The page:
SYDNEY Maillot Layvin Kurzawa Paris Saint Germain , March 23 (Xinhua) -- A famous protest of Australian union workers against Japanese invasion of China and the atrocities they committed against the Chinese people has become the topic of a new Australian-made documentary released on the weekend.

"The Dalfram Dispute, 1938: Pig Iron Bob" tells the story of a group of Australian wharf workers who refused to load pig iron on board the steamship Dalfram, which was bound for Kobe, Japan because the materials were being used to make weapons used in Japan's war against China.

The incident led to a nine-week workers lockout and climaxed when the then Australian prime minister Robert Menzies came to the Wollongong port, south of Sydney, to sort out the strike. When Menzies arrived, protesters yelled out: "Pig Iron Bob," and the term became his nickname, and part of the title of the film.

Associate producer and current Australian union leader Arthur Rorris said the story reflects a bond between the Australian and Chinese people.

"There was the Chinese people suffering unimaginable suffering, acts of inhumanity and a community on the other side of the world, and the maritime workers of Port Kembla who took those courageous steps in standing themselves in the way, literally, being used to build an imperialist war machine," he said at the opening of the film on Saturday.

Wollongong Lord Mayor Gordon Bradbery said the people of his city played a major role in highlighting the atrocities committed by the Japanese against the Chinese in the late 1930s.

"Back in 1938 the people had compassionate concern for the people caught up in the dreadful situation where Japan invaded China," he said.

"There was a group of people down here in this very small country, not in terms of geography but in terms of population. They had a conscience and responded, and more specifically those in the union movement at the time that took up the cause."

Producer and director Sandra Pires said the film features interviews with survivors of the Nanjing Massacre.

"The stories of the Nanjing survivors brought us to tears, but this film is about peace. The survivors said that if they could forgive the Japanese, anyone could," she said.

The film will tour Australia in the coming months and she hoped it would be screened in China in September this year.

KIGALI, Sept. 20 (Xinhua) -- African economies should take the lead in embracing crop genetic varieties in a bid to enhance food security and sustainable agriculture, experts said Wednesday.

They made the call during the African Union regional forum on the Implementation of the International Treaty on Plant Genetic Resources for Food and Agriculture (ITPGRFA) in Kigali, capital city of Rwanda.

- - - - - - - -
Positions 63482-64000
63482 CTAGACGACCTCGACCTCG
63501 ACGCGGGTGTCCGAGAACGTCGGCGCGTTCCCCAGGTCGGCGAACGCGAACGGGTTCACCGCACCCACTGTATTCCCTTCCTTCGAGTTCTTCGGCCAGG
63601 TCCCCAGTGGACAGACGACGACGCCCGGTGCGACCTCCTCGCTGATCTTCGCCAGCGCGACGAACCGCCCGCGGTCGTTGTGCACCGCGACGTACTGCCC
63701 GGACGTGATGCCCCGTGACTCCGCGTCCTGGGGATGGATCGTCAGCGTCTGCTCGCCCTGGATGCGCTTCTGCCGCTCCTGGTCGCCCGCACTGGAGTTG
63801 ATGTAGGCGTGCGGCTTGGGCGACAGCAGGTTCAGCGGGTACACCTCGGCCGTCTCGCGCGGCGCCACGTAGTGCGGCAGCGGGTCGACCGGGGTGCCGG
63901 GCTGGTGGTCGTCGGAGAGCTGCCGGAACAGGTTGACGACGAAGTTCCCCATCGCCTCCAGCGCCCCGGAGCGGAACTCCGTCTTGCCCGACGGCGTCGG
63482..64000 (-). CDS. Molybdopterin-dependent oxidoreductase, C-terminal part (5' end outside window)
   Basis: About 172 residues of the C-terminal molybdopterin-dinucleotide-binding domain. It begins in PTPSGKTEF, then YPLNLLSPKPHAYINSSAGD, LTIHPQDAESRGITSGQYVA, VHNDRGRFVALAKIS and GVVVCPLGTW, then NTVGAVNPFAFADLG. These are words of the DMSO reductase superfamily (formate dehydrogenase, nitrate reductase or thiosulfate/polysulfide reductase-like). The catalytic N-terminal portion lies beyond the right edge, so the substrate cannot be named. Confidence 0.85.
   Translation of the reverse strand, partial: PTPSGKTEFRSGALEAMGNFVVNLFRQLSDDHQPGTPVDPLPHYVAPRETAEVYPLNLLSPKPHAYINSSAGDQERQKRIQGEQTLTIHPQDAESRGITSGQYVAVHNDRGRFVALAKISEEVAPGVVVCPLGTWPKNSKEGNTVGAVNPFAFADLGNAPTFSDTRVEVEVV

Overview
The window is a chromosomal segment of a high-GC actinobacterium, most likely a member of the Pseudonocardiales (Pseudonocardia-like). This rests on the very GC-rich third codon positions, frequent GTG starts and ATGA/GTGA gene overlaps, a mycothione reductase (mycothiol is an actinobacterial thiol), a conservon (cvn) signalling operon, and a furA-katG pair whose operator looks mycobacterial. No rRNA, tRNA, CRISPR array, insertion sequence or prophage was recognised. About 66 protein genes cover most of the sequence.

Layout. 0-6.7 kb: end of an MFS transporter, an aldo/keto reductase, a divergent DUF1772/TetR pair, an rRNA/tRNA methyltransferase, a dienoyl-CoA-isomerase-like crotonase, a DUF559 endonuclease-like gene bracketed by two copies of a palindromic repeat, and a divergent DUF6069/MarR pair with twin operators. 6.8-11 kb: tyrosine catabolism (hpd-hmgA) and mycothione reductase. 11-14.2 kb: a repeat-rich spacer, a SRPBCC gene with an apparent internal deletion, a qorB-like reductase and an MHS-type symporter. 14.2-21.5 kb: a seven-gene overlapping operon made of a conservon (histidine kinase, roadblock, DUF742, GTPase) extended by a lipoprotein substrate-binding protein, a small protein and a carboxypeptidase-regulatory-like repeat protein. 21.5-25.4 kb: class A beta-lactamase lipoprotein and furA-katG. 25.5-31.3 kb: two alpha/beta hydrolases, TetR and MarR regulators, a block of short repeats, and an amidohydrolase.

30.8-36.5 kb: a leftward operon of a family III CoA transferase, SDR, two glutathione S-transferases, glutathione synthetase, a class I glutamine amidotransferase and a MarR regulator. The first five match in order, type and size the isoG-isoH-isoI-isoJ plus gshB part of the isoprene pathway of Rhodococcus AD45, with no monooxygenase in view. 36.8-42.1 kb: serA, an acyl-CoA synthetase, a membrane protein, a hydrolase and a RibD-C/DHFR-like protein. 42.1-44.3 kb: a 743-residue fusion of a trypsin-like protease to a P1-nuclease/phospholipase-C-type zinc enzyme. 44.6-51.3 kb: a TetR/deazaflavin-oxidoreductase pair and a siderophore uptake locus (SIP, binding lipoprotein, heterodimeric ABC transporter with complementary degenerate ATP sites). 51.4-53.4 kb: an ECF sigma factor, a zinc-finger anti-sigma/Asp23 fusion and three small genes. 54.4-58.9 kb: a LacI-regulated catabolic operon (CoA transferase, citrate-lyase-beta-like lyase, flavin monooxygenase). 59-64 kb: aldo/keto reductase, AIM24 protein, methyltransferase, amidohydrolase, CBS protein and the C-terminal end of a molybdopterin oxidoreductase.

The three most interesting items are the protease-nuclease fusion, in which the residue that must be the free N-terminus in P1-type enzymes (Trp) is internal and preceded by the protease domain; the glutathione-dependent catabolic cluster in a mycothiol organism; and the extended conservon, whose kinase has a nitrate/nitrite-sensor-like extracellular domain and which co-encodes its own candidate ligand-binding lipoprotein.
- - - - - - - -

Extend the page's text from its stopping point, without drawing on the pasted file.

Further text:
The treaty was adopted by the Thirty-First Session of the Conference of the Food and Agriculture Organization of the United Nations (FAO) on Nov. 3, 2001, whose objectives are the conservation and sustainable use of all plant genetic resources for food and agriculture and the fair and equitable sharing of the benefits arising out of their use for sustainable agriculture and food security.

Rwanda hosted the meeting from Sept. 19 to 20 that paves way for the upcoming 7th Session of the Governing Body of the ITPGRFA in Kigali from Oct. 30 to Nov. 3, 2017.

The two-day meeting that attracted agriculture experts from across Africa and beyond aimed at discussing the contribution of plant genetic resources towards increasing agricultural productivity and food sufficiency on the continent where food insecurity is most prevalent.

"In most countries of the continent, problems related to malnutrition and low crop yield are the primary food insecurity concern. Plant genetic resources and resilient seeds have high chances of boosting yield and making existing crop fields more productive," said Kent Nnadozie, secretary for ITPGRFA.

According to ITPGRFA, plant genetic resources are the raw materials of new crop varieties that are essential to humankind's fight against hunger.

Janet Edeme, Acting Director of Department of Rural Economy and Agriculture of African Union Commission, called on African governments and institutions to provide conducive environments for crop genetics to thrive and contribute to poverty and famine reduction.

"Investments are needed in agricultural research, crop biodiversity and development to ensure new crop seeds have a positive impact on productivity and ultimately improve the livelihood of farmers," she added.

Janet Edeme said the forum provides a platform for Africa to negotiate joint position on biodiversity conservation and use on seeds under ITPGRFA.

The meeting also dwelt on how agriculture can adapt to a changing climate so as to build a resilient food production system in Africa, basing on available crop diversity.

Participants called for the involvement of farmers in activities such as plant breeding, variety selection and conservation of improved seed varieties.

Hunger is on the rise in the world as, overall, hungry people increased to 815 million in 2016 from 777 million in 2015, according to a FAO's report. Among 815 million hungry people, 243 million are in Africa, said the report.

The report said Africa has the highest hunger rate in the world as hunger affects one-in-four people on the continent on average, compared to the global rate of one-in-10 people.

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